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Cozy Records, located in Davis, Tucker County, was probably the most successful and long-lasting recording company ever in West Virginia. Started by John Bava (1913–97), a coal miner who sang and wrote songs, Cozy turned out vinyl records in the 78 rpm and 45 rpm formats, as well as long-play albums, for three decades. The music ranged from country string bands to rock ’n’ roll to polkas.

Musicians, including radio personalities such as Dusty Shaver and Hank the Cowhand, came from all over the region to record at Bava’s studio. When a Bava recording became an area hit in the 1950s, the song was sometimes released on Coral Records, a major record label with which Cozy had a relationship; this is how such West Virginia groups as the Lonesome Pine Fiddlers and Rex and Eleanor Parker reached national audiences. Collectors especially seek out ‘‘The Ambridge Boogie,’’ a 1958 rockabilly tune by Dale Brooks (1933–), a disc jockey in Berkeley Springs and later in Spencer. Brooks also wrote ‘‘I’d Like To Hear My Name,’’ a gospel song recorded by more than one Cozy artist and published by John Bava’s Music, which printed many songbooks through the years.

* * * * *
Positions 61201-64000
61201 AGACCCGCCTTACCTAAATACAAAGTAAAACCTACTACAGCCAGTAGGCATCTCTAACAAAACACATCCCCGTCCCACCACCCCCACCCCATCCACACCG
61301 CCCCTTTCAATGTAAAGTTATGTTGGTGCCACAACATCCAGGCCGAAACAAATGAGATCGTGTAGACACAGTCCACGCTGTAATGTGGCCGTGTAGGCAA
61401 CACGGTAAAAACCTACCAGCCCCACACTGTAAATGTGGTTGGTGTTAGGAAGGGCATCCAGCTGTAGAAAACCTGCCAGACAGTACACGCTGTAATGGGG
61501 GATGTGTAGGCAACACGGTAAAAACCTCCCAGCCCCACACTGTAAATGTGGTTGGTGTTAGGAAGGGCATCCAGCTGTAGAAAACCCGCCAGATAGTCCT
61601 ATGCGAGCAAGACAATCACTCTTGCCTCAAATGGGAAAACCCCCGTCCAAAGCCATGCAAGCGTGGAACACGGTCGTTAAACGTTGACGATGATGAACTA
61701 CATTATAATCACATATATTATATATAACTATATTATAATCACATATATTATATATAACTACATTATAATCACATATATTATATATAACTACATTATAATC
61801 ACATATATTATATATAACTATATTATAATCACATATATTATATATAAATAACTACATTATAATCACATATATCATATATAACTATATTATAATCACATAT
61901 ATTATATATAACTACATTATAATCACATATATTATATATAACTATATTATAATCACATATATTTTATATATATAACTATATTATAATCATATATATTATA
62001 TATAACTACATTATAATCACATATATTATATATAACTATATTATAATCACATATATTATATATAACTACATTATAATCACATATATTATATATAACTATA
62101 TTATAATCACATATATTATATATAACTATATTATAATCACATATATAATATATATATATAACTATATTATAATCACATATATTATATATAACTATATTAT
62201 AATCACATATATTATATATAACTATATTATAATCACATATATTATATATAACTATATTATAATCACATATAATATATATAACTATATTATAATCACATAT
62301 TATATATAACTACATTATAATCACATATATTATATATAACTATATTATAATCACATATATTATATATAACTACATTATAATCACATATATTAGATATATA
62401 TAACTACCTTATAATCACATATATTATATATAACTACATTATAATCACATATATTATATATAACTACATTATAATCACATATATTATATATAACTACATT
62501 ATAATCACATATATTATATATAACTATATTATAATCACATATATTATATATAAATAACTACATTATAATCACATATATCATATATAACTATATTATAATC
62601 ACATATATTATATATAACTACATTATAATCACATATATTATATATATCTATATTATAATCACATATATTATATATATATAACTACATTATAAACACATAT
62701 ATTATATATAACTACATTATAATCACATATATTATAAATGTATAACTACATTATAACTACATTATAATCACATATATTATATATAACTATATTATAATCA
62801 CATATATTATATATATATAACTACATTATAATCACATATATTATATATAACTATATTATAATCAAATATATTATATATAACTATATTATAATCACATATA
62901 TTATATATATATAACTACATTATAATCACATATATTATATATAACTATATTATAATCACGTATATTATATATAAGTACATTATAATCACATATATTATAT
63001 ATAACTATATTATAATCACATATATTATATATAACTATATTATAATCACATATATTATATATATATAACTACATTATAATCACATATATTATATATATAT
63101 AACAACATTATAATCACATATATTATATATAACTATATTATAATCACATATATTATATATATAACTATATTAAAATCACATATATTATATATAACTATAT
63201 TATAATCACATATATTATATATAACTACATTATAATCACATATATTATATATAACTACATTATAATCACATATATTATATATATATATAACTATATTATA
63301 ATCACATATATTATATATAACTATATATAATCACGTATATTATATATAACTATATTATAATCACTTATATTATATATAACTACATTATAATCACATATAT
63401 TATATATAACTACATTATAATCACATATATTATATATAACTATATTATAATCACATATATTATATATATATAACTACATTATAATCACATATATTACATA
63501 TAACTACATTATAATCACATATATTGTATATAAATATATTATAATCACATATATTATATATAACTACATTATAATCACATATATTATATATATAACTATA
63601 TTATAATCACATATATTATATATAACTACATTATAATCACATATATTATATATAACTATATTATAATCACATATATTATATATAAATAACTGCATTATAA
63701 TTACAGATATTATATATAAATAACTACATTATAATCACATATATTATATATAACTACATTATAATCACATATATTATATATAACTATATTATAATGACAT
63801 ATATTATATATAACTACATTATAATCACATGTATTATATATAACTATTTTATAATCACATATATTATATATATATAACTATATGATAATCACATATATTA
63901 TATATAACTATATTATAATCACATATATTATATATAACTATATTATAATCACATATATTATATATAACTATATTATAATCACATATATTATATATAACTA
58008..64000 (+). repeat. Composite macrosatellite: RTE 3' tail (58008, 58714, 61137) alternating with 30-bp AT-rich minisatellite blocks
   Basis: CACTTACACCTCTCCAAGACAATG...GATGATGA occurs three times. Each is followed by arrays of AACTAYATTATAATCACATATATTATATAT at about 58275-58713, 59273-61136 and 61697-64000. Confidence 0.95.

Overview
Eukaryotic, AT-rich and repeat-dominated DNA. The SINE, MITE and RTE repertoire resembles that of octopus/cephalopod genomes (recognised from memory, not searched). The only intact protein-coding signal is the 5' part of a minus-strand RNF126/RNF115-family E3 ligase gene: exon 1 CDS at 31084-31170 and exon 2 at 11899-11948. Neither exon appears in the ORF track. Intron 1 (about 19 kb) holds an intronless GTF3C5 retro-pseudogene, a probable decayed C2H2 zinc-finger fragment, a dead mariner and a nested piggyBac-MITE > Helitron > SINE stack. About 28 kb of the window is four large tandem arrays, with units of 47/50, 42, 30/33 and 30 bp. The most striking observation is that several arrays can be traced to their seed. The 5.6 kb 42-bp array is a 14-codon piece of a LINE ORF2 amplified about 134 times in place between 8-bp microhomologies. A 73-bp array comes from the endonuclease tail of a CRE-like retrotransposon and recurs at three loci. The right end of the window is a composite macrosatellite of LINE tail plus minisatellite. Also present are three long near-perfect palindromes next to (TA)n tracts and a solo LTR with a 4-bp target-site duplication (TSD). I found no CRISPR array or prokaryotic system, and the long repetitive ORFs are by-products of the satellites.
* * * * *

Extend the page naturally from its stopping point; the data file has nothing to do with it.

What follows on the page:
Increasingly, Bava’s interest turned to religion. With a family band including his wife, Lucy, and daughters, Janet and Juanita, he embarked on a musical ministry on radio and TV and at his Gorman Church of God in Gormania.

This Article was written by John Douglas

Cite This Article

Douglas, John "Cozy Records." e-WV: The West Virginia Encyclopedia. 11 June 2012. Web. 22 March 2018.


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